The QRator project running at UCL’s Grant Museum of Zoology is a collaborative project between the UCL Centre for Digital Humanities (UCLDH), UCL Centre for Advanced Spatial Analysis (CASA), and UCL Museums and Collections, to develop new kinds of content, co-curated by the public, museum curators, and academic researchers, to enhance museum interpretation, community engagement and establish new connections to museum content.Read More
I get that digital is often last in line in exhibition planning. Not quite an afterthought but used to flying by the seat of its pants in terms of scheduling. There are good reasons for this. Content comes late, graphic look and feel comes late, budget for digital is sometimes a bit, well, squeezed. I’m thinking of online as well as gallery digital here.
But when you are looking to make friends of the exhibition visitor in terms of social interaction, it helps to integrate the experience. What got me thinking about this more than I usually do, was a (luckily silent) chunter I had last week when visiting the Grayson Perry exhibition at the British Museum. It’s a great exhibition. And the BM is doing some lovely digital stuff in their temporary exhibitions at the moment. Not so seamlessly integrated you miss it. But delivering content enhanced by technology, rather than consumed by it.Read More
This guest post is from Alex Willett, Exhibitions Manager at IWM.
A Family in Wartime is the next major exhibition opening at Imperial War Museums London in April 2012, and as such the perfect project in which to integrate and test the social interpretation strand through the design development. The exhibition will focus on the Second World War home front in the UK, and specifically one family – the Allpress family – who lived at 36 Priory Grove, London.Read More
As well as having a bit of a bust up about ‘how user centred, this user centred project is’ in a meeting last week, we also had a bit of mental fisty cuffs about the use of QR codes. Are the useful? Are they just a transient technology? Are they even a technology? How do they help visitor experience? Where do they lead the visitor once they have scanned it? And ultimately who actually scans QR codes? Is it just us? We havent really reached any conclusion on this, other than lets stick a giant QR code on IWM and see what people do. I like this idea. Whether or not it will actually happen is another thing.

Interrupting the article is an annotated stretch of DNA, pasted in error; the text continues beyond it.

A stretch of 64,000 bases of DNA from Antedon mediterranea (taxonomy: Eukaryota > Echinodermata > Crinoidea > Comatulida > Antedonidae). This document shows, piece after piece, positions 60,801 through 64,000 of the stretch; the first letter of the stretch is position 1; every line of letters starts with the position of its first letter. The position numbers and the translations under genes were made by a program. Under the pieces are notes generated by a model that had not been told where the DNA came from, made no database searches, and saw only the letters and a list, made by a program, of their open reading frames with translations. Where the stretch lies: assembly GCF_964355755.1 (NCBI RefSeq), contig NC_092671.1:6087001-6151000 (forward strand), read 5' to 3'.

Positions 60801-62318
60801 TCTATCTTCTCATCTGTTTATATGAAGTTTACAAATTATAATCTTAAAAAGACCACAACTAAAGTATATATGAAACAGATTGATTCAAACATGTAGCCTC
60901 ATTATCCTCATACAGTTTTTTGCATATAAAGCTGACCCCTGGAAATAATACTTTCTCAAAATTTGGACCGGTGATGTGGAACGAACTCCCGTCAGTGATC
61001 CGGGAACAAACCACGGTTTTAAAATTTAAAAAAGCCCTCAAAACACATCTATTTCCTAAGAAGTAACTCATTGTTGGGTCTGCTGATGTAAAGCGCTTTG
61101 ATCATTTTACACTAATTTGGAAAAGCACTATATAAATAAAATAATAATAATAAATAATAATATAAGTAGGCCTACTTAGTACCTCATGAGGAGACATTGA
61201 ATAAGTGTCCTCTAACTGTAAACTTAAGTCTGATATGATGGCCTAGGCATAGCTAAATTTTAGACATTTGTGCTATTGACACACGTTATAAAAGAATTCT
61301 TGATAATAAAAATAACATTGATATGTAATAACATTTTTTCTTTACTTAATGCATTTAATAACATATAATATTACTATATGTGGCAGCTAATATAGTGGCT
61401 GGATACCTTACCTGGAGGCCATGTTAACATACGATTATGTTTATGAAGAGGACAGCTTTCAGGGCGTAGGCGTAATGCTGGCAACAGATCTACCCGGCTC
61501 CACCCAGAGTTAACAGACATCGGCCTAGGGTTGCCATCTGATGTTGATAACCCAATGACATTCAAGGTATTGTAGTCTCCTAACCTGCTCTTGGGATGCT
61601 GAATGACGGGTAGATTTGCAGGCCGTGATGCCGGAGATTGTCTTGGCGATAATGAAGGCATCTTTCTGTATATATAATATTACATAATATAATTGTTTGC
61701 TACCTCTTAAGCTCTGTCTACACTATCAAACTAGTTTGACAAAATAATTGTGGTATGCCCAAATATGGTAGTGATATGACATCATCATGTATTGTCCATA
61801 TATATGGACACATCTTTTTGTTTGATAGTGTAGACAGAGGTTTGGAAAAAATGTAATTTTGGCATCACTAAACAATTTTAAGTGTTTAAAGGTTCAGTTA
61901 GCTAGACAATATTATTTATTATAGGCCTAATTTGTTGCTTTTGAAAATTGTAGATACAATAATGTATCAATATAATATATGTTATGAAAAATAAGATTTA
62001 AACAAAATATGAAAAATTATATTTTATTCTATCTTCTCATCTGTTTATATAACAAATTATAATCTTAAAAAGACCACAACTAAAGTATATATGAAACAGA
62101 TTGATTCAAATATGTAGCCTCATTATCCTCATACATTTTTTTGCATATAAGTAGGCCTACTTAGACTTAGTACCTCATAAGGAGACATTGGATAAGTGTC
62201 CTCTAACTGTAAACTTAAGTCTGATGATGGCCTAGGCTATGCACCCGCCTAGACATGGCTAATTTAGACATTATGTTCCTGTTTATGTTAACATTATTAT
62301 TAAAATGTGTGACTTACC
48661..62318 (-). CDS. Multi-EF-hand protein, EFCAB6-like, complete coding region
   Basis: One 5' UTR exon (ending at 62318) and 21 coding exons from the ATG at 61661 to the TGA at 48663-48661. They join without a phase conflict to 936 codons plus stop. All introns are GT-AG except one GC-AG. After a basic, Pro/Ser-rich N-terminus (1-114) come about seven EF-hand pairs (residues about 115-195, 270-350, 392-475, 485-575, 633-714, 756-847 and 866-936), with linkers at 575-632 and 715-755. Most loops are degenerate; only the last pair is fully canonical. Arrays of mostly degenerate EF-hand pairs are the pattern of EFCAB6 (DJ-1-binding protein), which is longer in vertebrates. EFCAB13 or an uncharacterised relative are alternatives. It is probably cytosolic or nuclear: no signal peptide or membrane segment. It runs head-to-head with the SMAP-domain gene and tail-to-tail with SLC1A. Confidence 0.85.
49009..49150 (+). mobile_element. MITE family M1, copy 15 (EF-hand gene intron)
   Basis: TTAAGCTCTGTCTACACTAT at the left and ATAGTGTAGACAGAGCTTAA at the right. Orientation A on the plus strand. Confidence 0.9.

So I thought I’d link to a few blog posts that have already dealt with the QR question:Read More
In the most recent Project Board and Content meetings, we got into a really interesting debate (bear with me).
To enable Social Interpretation, we’re going to install 11 fixed-kiosks in IWM London, four in IWM North, and 50 QR codes between the two museums. At its heart, the debate turned on which objects we’re going to enable direct Social Interpretation against – and specifically how we choose them.
In the Red corner:
The ‘Classic’ Museum View, and for the sake of this, me.
In the Blue corner:
The User-Centred-Design Jedi’s view, and for the sake of this, Claire.
As part of the Social Interpretation project at Imperial War Museums we want to know about your previous experience of digital technology in museums. The good the bad and the ugly!
We are asking anybody who is interested in or has used digital technology in museum spaces before to take part in one of our focus groups so that we can better understand the positive and negatives of using digital applications in gallery spaces, whether that be on your own mobile, or an kiosk, or an tablet, or a touch table. The list is endless. The results of this work should provide us with further insight into user experiences and will help us to develop user requirements for future Social Interpretation applications which are under development and help to find appropriate methodologies to detect and evaluate their impact.
The focus group will be at Imperial War Museum Lambeth on:
- 5th December at 11am, 1pm and 3pm
- 9th December at 3pm
- 13th December 10.30am and 11.30 am
It will take roughly 30minutes. If you are interested in attending one of the focus groups, please contact Claire Ross email@example.com
Many thanks — we really do appreciate your time.
One of the key aims of the Social Interpretation project is to create a system using social media models which encourages people to respond to IWM’s themes and collections through several forms of digital interaction and participation both in the gallery, via mobile and online. But in order to do this, we need to know what potential users, require, expect and actually want to use. This is where UCL Centre for Digital Humanities (UCLDH) comes in.
UCLDH will be focusing on front-end, formative and summative evaluation as well as user-insight using user centred design methods. User-centered design (UCD) focuses on users through the planning, design and development of a product or system. It puts users at the centre, ideally where users should always be. Right from the beginning of the project we have explicitly and actively included users in the development process of the project. We will be looking closely at the needs and activities of potential users so that they can inform the process of designing a new Social Interpretation system and three interfaces.Read More